Monday, July 24, 2017

Rockin' in the Days of Confusion # 1730 (starts 7/26/17)

This week it's all about the early 1970s, specifically the years 1970-72. Granted, the last track is actually from 1974, but even that is a live version of a song from 1970.

Artist:    Who   
Title:    Baba O'Reilly
Source:    LP: Who's Next
Writer(s):    Pete Townshend
Label:    Decca
Year:    1971
    Following the success of the Who's rock opera Tommy, composer Pete Townshend immediate got to work on a project to be called Lifehouse. Like Tommy, Lifehouse was to be a rock opera taking up four album sides. The project, however, was ultimately scrapped, and several of the songs were instead used on the 1971 album Who's Next. Although originally meant to be sung from the point of view of a Scottish farmer gathering up his wife and children for a move to London, Baba O'Reilly, according to Townshend, is about the "absolute desolation" of teenagers at Woodstock, many of whom were "wasted". Baba O'Reilly has proved to be one of the most popular Who songs ever recorded, despite not being released as a single in most markets, including the US and Britain, and has been used in several movie and TV soundtracks over the years, as well as being heard frequently at sporting events.

Artist:    Yes
Title:    Heart Of The Sunrise
Source:    CD: Fragile
Writer(s):    Anderson/Squire/Bruford
Label:    Atlantic
Year:    1971
    Although it is the fourth most played song in the Yes catalogue, Heart Of The Sunrise, from the 1971 album Fragile, was never issued as a single. This is due mostly to the fact that the track runs over ten minutes in length, far exceeding even such lengthy tunes as Paradise By The Dashboard Light, American Pie or MacArthur Park. The song was written by Jon Anderson, Chris Squire, Bill Bruford and Rick Wakeman, but due to contractual reasons, Wakeman's name had to be left off the credits.

Artist:    Uriah Heep
Title:    All My Life
Source:    LP: Demons And Wizards
Writer(s):    Byron/Box/Kerslake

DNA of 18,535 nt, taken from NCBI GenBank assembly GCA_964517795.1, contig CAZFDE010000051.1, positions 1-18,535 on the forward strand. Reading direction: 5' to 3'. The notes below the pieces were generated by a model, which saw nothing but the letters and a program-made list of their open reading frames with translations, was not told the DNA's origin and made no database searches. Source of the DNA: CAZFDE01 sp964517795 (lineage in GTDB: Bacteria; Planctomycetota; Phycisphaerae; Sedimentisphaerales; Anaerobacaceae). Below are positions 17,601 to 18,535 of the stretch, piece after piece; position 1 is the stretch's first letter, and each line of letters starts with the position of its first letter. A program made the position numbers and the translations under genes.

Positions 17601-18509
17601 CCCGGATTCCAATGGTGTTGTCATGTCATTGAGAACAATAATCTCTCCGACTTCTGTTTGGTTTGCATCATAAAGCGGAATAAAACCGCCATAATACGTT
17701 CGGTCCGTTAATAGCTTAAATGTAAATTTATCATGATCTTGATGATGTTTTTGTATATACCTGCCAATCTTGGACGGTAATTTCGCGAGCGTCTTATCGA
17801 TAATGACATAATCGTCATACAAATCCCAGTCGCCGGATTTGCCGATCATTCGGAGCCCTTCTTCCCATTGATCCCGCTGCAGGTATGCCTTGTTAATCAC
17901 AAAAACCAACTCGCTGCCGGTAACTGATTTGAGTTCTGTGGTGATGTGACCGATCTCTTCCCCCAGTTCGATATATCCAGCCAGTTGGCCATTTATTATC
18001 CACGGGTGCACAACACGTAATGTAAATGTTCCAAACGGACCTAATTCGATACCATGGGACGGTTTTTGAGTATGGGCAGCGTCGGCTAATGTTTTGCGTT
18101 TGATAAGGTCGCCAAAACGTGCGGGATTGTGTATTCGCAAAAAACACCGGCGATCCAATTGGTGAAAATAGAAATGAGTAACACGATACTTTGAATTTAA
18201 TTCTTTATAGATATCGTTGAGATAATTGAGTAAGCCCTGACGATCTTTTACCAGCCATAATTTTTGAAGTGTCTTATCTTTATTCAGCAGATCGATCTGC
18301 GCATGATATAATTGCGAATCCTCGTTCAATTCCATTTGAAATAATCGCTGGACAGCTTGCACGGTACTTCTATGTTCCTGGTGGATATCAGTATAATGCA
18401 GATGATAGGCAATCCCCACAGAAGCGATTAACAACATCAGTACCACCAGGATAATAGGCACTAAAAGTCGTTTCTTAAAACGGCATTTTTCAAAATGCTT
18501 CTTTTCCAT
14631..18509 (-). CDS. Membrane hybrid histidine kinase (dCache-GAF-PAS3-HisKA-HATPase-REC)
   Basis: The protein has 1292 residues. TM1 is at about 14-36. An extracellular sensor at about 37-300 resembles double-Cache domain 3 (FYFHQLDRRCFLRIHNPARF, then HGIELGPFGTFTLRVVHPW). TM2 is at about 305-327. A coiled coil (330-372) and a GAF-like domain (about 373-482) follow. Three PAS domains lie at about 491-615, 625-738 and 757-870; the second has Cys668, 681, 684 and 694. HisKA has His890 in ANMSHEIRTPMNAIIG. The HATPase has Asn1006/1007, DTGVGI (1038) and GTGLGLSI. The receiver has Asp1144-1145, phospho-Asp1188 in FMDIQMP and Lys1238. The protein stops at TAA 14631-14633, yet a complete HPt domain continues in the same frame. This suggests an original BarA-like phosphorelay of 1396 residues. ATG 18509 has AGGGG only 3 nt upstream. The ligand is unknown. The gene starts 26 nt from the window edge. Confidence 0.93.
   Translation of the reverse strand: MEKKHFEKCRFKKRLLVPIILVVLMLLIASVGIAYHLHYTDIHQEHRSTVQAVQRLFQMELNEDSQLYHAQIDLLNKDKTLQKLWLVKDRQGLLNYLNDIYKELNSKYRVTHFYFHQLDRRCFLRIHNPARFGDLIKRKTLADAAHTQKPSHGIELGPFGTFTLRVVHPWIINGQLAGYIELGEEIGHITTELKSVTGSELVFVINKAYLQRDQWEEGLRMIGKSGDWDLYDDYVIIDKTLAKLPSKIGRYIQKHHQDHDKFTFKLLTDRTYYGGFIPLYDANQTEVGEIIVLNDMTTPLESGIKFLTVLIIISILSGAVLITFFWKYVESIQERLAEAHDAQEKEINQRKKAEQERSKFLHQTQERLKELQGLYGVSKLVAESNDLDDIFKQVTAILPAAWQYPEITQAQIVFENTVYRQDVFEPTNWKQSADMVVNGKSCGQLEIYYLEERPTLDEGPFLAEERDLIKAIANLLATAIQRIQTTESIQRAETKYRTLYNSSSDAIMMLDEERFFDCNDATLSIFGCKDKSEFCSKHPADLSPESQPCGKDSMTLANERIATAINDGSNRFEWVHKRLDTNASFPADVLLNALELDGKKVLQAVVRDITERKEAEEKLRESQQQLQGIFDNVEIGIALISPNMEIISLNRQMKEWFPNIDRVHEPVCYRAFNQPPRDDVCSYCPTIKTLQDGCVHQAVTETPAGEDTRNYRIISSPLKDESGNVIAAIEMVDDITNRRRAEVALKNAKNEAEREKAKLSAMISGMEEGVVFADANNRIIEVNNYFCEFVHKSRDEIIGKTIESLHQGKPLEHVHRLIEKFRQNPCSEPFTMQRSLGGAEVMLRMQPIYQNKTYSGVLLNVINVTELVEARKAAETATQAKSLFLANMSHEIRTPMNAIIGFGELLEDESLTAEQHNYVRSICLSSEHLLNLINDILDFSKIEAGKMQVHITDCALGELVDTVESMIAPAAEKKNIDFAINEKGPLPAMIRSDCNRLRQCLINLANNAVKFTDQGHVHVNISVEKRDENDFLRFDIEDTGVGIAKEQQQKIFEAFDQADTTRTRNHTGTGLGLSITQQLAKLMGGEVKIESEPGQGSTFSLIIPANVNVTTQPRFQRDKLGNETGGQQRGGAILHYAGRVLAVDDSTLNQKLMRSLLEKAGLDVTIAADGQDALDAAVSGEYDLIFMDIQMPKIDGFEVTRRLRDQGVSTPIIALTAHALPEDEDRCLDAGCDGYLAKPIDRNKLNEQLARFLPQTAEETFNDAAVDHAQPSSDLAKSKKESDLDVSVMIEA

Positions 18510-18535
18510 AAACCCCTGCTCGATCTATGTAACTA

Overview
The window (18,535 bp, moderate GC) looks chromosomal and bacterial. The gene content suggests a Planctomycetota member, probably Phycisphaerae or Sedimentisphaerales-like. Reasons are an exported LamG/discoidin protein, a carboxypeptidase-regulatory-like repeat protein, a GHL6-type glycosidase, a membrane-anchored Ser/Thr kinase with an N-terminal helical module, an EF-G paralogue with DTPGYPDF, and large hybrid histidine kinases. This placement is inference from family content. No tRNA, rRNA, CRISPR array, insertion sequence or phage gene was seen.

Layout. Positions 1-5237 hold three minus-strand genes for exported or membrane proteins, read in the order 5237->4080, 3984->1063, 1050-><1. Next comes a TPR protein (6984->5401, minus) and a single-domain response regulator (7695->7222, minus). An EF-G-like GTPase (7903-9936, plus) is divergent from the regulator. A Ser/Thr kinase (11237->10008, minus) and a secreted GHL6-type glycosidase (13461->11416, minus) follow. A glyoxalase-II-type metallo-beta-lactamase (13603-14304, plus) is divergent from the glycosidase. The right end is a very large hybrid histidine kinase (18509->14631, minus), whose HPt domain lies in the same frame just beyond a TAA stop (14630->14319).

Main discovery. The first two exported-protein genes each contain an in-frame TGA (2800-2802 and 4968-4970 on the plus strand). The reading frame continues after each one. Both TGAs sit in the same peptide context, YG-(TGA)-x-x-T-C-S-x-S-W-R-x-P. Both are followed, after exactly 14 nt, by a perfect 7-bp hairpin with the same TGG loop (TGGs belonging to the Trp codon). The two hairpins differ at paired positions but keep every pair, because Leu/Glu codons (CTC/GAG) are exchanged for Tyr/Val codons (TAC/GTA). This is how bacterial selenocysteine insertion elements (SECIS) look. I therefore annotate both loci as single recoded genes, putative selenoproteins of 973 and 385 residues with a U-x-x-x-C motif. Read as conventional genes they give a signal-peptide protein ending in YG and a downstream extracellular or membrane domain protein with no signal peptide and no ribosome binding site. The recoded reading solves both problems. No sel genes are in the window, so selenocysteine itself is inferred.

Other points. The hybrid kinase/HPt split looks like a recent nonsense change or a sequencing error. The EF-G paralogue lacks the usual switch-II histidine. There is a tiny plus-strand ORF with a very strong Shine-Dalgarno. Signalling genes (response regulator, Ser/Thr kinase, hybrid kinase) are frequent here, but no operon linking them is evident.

Label:    Mercury
Year:    1972
    Uriah Heep is a hard band to define. Their roots were firmly in the psychedelic era, yet they are often identified with both progressive rock bands like Yes and early heavy metal bands such as Black Sabbath. The band's best-known tune was Easy Livin', a single taken from their 1972 Demons And Wizards LP. Perhaps even more typical of the group's sound at that time was the song chosen for the single's B side, All My Life (also from Demons And Wizards).

Artist:    Deep Purple
Title:    Maybe I'm A Leo
Source:    LP: Machine Head
Writer(s):    Blackmore/Gillan/Glover/Lord/Paice
Label:    Warner Brothers
Year:    1972
    Deep Purple hit their commercial peak in 1972 with the release of their sixth studio album, Machine Head. The album was recorded in late 1971 in Montreaux, Switzerland, and contains their most famous song, Smoke On The Water, which tells the story of how the album came to be recorded. But there are plenty of other outstanding tracks on the album as well, including some, such as Maybe I'm A Leo, that have received far less airplay than they deserve. I suppose that's the mark of a great album, though. Incidentally, only one of the five members of that particular incarnation of Deep Purple, vocalist Ian Gillan, was actually a Leo.

Artist:    Deep Purple
Title:    Demon's Eye
Source:    CD: The Very Best Of Deep Purple
Writer(s):    Blackmore/Gillan/Glover/Lord/Paice
Label:    Warner Brothers
Year:    1971
    Although by 1971 the practice of record companies compiling entirely different track lineups for the US versions of British rock albums was pretty much a thing of the past, there were still a few exceptions, usually involving songs being released as singles in the UK, but not in the US. Such was the case of the fifth Deep Purple album, Fireball. The original British version included a song called Demon's Eye that was replaced on the US version with the British single Strange Kind Of Woman. This made Demon's Eye somewhat of an obscurity for American (and Japanese) audiences, who would have to find an imported copy of the original British LP to hear the song until the 1980s, when The Very Best Of Deep Purple CD included the track. The song itself is a high energy piece that is fairly typical of the band at this point in their existence.